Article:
Project Sheet: Deganwy Castle
- Colin Jones (Rock Engineers) Ltd.
- Volker Steel Foundations
- Identifying the high-low risk areas
- Design of rock bolts/dowels
- Identifying where the bolts/dowels need to be located to gain maximum stability
Description of Project
Deganwy Castle is a historic ancient monument in Conwy which recently underwent stabilisation and consolidation works organised by CADW.
Colin Jones (Rock Engineering) Ltd were appointed to stabilise two rock faces to the south of the castle. They contacted GroundSolve Ltd to do the calculations for the design of the dowels and bolts.
A member of GroundSolve Ltd joined someone from Rock Engineering on a site visit to inspect the slope. They climbed the rock face to identify the blocks which needed stabilising and locate the positions of the required bolts and dowels.
GroundSolve Ltd proposed the installation of 2.5m long solid bars into the rock face, ensuring that at least 2m pass into the sound rock mass behind.
As it is a historic monument, the visual impact needed to be minimal. Therefore, it was decided that, where possible, dowels would be used rather than bolts to make the finished work fit into its natural surroundings. Dowels act in shear so there is no requirement for steel plates. However, some rock faces needed additional support so bolts were used.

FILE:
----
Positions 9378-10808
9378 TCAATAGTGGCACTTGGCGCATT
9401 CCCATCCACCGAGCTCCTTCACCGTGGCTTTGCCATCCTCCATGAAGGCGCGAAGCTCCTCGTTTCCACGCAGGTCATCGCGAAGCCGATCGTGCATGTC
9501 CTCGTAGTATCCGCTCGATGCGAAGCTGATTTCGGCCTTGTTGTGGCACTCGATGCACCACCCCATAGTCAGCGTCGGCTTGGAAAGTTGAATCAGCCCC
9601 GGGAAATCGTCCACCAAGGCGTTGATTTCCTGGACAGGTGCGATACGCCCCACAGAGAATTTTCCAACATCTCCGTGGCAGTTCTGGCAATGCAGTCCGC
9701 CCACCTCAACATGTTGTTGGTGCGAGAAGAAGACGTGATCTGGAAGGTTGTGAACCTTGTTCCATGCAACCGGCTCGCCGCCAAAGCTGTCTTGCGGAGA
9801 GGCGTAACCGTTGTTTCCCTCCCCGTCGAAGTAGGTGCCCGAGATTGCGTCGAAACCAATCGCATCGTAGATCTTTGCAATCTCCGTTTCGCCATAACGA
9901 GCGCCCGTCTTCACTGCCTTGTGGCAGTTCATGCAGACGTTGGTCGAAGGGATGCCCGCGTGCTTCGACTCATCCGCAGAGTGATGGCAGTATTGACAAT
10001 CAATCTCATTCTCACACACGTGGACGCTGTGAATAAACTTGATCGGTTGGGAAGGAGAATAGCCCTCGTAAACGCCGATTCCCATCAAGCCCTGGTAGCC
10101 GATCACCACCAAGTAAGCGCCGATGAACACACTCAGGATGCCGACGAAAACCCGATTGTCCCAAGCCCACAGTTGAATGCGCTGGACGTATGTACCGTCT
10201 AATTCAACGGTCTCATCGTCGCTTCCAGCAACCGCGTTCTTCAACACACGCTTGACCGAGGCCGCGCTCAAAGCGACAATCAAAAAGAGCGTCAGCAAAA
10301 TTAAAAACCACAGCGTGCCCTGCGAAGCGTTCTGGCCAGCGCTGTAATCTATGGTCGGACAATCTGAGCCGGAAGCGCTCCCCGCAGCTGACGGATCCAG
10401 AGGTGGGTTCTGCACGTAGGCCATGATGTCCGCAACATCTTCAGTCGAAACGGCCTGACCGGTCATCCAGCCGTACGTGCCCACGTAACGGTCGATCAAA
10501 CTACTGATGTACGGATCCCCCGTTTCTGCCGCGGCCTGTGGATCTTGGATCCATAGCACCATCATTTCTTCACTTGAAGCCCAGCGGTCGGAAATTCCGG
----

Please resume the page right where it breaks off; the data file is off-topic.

In total, 20 dowels were installed on one rock face, and the other had 10 dowels and 10 bolts.
The areas of highest risk were heavily fractured rocks, some having evidence of recent rock fall. A few rock faces had already seen the failure of the lower sections leaving overhanging masses. These required the construction of anchored buttresses.
However, some areas were inaccessible to large construction vehicles meaning that anchored buttresses weren’t suitable. In these locations, the rock face was netted using Maccaferri meshing.
Environmental and Sustainability Issues
Some of the more stable rock faces had mature shrubs growing on them which were potentially going to damage the rock. The growing roots extend into the joints of the rocks, loosening blocks causing instability.
Selected shrubs therefore needed to be removed as part of the work being done.
“I am sure I can speak on behalf of Cadw and here at Opus that the quality of the work carried out has been exceptional and in keeping with the historical nature of the site. Your efforts and hard work, especially given the working conditions mother nature afforded you, are well appreciated.”